# What is the general solution of the differential equation? : (d^4y)/(dx^4) - 4 y = 0

May 12, 2018

$y = A {e}^{\sqrt{2} x} + B {e}^{- \sqrt{2} x} + C \cos \left(\sqrt{2} x\right) + D \sin \left(\sqrt{2} x\right)$

#### Explanation:

With linear operator $D = \frac{d}{\mathrm{dx}}$, this is:

$\left({D}^{4} - 4\right) y = 0$

$\left({D}^{2} - 2\right) \left({D}^{2} + 2\right) y = 0$

$\left(D - \sqrt{2}\right) \left(D + \sqrt{2}\right) \left(D - i \sqrt{2}\right) \left(D + i \sqrt{2}\right) y = 0$

Each of these factors has a simple solution, eg:

• $\left(D - \sqrt{2}\right) y = 0 \implies y ' = \sqrt{2} y \implies y = \alpha {e}^{\sqrt{2} x}$

• $\left(D - i \sqrt{2}\right) y = 0 \implies y ' = i \sqrt{2} y \implies y = \beta {e}^{i \sqrt{2} x}$

The complete solution is the superposition of individual solutions:

$\implies y \left(x\right) = A {e}^{\sqrt{2} x} + B {e}^{- \sqrt{2} x} + C {e}^{i \sqrt{2} x} + D {e}^{- i \sqrt{2} x}$

$C {e}^{i \sqrt{2} x} + D {e}^{- i \sqrt{2} x}$ can also be re-written using the Euler formula , arriving at:

$y = A {e}^{\sqrt{2} x} + B {e}^{- \sqrt{2} x} + C ' \cos \left(\sqrt{2} x\right) + D ' \sin \left(\sqrt{2} x\right)$

May 12, 2018

$y = A {e}^{\sqrt{2} x} + B {e}^{- \sqrt{2} x} + C \cos \left(\sqrt{2} x\right) + D \sin \left(\sqrt{2} x\right)$

#### Explanation:

We have:

$\frac{{d}^{4} y}{{\mathrm{dx}}^{4}} - 4 y = 0$ ..... [A]

This is a fourth order linear Homogeneous Differentiation Equation with constant coefficients. The standard approach is to find a solution, ${y}_{c}$ of the homogeneous equation by looking at the Auxiliary Equation, which is the polynomial equation with the coefficients of the derivatives.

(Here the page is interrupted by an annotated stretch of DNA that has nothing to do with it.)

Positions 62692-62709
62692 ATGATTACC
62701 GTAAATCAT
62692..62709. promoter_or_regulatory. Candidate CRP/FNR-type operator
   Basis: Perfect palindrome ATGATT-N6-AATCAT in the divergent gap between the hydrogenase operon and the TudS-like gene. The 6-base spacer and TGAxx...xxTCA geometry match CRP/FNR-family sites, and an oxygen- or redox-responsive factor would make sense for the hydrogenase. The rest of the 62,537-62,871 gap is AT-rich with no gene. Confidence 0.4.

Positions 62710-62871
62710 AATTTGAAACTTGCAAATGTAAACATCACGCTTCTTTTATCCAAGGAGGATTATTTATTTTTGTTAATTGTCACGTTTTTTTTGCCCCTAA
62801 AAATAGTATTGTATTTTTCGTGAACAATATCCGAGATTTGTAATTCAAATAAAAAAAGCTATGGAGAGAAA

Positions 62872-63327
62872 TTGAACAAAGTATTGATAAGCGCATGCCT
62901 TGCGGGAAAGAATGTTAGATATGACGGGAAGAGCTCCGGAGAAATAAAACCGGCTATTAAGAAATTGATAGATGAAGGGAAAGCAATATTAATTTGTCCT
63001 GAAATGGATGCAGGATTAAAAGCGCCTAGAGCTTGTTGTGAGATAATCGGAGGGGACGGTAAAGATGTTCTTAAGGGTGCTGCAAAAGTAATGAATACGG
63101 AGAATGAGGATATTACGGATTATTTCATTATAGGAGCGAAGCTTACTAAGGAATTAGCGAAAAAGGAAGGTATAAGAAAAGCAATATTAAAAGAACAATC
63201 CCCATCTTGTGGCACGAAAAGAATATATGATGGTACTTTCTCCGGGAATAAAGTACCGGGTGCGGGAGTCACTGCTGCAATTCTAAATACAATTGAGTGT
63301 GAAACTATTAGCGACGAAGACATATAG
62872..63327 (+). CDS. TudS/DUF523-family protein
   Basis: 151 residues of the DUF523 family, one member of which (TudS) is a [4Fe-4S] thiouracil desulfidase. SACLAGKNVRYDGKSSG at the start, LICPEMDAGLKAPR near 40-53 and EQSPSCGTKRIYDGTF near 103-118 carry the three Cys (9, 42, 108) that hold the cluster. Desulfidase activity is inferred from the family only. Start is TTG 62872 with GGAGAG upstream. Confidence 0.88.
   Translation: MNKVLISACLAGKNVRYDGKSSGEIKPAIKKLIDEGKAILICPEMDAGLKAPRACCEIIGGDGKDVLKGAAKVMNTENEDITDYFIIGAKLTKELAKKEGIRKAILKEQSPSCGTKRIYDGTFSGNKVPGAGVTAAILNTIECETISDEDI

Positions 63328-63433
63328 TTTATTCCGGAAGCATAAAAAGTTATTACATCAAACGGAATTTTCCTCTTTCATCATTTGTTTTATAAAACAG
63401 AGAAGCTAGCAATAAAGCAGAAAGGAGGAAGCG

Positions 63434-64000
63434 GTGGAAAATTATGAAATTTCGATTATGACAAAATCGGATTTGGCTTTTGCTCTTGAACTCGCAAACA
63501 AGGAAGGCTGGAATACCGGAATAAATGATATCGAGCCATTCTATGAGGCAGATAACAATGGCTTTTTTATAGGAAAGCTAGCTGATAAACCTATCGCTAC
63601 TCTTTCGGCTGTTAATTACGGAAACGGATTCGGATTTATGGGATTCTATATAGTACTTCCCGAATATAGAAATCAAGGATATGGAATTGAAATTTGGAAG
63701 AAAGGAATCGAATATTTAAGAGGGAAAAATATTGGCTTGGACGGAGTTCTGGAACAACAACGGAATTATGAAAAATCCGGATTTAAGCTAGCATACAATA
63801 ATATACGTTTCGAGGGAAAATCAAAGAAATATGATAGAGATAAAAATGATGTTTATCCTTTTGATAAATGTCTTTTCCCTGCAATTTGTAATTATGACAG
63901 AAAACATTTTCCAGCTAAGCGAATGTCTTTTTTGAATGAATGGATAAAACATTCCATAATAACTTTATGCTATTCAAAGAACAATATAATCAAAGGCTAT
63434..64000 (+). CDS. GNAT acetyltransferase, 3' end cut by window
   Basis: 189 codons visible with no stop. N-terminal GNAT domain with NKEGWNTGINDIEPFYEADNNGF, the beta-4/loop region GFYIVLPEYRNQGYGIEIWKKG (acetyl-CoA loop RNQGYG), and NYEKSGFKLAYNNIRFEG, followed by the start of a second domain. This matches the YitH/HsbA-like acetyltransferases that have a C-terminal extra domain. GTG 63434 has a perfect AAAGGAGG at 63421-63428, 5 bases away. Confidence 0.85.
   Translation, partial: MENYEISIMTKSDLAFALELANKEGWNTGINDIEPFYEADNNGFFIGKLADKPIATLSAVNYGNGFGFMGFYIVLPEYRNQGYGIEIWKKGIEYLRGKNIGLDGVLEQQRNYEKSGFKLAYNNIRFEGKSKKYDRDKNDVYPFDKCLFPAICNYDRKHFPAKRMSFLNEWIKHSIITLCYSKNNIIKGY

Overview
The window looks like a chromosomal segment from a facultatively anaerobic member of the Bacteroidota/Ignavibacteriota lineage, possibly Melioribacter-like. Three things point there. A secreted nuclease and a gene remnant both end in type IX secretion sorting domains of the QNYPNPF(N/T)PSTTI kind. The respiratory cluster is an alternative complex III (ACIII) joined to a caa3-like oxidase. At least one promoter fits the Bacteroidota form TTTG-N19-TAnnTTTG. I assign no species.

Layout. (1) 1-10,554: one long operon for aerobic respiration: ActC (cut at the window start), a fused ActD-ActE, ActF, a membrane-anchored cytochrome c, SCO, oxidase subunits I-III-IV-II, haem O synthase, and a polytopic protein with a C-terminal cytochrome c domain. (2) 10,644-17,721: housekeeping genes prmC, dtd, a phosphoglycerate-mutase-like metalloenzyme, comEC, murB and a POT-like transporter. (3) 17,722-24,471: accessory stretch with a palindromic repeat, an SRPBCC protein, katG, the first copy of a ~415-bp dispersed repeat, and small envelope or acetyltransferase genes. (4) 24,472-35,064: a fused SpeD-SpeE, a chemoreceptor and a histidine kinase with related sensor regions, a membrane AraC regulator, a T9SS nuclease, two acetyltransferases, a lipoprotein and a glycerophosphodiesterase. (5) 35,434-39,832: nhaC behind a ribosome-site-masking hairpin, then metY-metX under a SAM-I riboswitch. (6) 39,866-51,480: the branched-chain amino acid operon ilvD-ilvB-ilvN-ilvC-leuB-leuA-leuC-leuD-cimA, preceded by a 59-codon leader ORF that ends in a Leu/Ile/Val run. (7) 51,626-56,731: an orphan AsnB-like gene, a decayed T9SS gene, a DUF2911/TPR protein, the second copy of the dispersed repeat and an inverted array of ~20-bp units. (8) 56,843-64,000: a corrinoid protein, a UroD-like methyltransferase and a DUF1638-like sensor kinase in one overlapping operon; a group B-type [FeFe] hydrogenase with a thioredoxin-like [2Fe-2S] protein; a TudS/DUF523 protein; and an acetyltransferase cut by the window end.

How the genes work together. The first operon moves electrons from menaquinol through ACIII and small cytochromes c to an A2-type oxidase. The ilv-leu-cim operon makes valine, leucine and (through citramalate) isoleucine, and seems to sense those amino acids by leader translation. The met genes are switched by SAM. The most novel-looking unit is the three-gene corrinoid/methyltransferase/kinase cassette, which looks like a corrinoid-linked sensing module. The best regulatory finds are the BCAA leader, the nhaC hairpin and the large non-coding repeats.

Complementary Function

The Auxiliary equation associated with [A] is:

${m}^{4} - 4 = 0$

The challenge with higher order Differential Equation is solving the associated higher order Auxiliary equation. However, in this case we have a difference of two squares, thus we can immediately factorise the equation using ${A}^{2} - {B}^{2} \equiv \left(A - b\right) \left(A + B\right)$, so we get::

$\left({m}^{2} - 2\right) \left({m}^{2} + 2\right) = 0$

So we have:

${m}^{2} - 2 = 0 = > m = \pm \sqrt{2}$ (real and distinct)
${m}^{2} + 2 = 0 = > m = \pm \sqrt{2} i$ (pure imaginary)

The roots of the auxiliary equation determine parts of the solution, which if linearly independent then the superposition of the solutions form the full general solution.

• Real distinct roots $m = \alpha , \beta , \ldots$ will yield linearly independent solutions of the form ${y}_{1} = A {e}^{\alpha x}$, ${y}_{2} = B {e}^{\beta x}$, ...
• Real repeated roots $m = \alpha$, will yield a solution of the form $y = \left(A x + B\right) {e}^{\alpha x}$ where the polynomial has the same degree as the repeat.
• Complex roots (which must occur as conjugate pairs) $m = p \pm q i$ will yield a pairs linearly independent solutions of the form $y = {e}^{p x} \left(A \cos \left(q x\right) + B \sin \left(q x\right)\right)$

Thus the solution of the homogeneous equation [A] is:

$y = A {e}^{\sqrt{2} x} + B {e}^{- \sqrt{2} x} + {e}^{0 x} \left(C \cos \left(\sqrt{2} x\right) + D \sin \left(\sqrt{2} x\right)\right)$

$\setminus \setminus = A {e}^{\sqrt{2} x} + B {e}^{- \sqrt{2} x} + C \cos \left(\sqrt{2} x\right) + D \sin \left(\sqrt{2} x\right)$

Note this solution has $4$ constants of integration and $4$ linearly independent solutions, hence by the Existence and Uniqueness Theorem their superposition is the General Solution